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Large and rapid temperature reduction of organic solutions with subcritical CO2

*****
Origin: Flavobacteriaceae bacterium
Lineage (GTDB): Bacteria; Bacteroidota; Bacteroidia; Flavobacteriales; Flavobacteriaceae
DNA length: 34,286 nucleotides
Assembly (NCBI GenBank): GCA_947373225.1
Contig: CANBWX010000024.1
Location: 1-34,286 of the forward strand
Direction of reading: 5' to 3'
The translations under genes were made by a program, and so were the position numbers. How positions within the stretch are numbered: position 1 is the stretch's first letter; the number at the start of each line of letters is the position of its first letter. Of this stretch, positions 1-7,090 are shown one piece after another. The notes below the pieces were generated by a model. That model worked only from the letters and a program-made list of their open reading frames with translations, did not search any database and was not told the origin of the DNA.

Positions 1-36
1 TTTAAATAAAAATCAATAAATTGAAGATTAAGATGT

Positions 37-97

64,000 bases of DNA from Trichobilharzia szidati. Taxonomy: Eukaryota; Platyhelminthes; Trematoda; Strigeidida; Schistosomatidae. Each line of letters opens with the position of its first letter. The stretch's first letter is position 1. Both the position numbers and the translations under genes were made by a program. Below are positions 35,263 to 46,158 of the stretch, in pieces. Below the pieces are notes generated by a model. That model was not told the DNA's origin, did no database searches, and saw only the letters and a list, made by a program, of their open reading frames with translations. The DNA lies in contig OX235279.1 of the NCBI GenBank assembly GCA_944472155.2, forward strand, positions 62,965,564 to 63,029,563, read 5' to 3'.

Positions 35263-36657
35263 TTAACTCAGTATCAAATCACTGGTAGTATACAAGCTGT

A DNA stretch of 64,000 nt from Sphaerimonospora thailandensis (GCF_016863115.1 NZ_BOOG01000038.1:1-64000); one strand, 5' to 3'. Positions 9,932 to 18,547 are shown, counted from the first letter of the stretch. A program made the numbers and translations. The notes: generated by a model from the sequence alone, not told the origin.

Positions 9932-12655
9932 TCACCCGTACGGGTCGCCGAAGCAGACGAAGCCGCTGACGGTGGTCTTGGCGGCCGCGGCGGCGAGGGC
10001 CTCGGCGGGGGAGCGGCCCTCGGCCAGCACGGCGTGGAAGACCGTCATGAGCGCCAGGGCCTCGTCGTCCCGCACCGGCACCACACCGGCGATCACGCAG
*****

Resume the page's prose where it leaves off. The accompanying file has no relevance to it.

The production of ultra-fine solid particles with narrow size distribution requires creation of a very large, rapid, and uniform supersaturation in the solution of the solid substance. This is facilitated by a rapid, uniform, and large reduction of the solid solubility in the solution and can be achieved either by drastically reducing the temperature of solution or by drastically increasing the CO2 solubility for achieving the antisolvent effect. As these processes have some disadvantages, a simple technique is reported in this work for imparting the large, uniform, and rapid reduction of temperature in the solution for the required supersaturation. This entails pressure reduction over the gas-expanded liquids utilizing subcritical CO2 at a relatively low pressure in the range of 40–70 bar and near ambient temperature of 303 K for creating a temperature drop of 30–70 K in the solution within seconds. The present article enunciates the principle of this new technique and analyses the effects of various process parameters on the reduction of temperature of the CO2-expanded organic solutions. © 2007 American Institute of Chemical Engineers AIChE J, 2007

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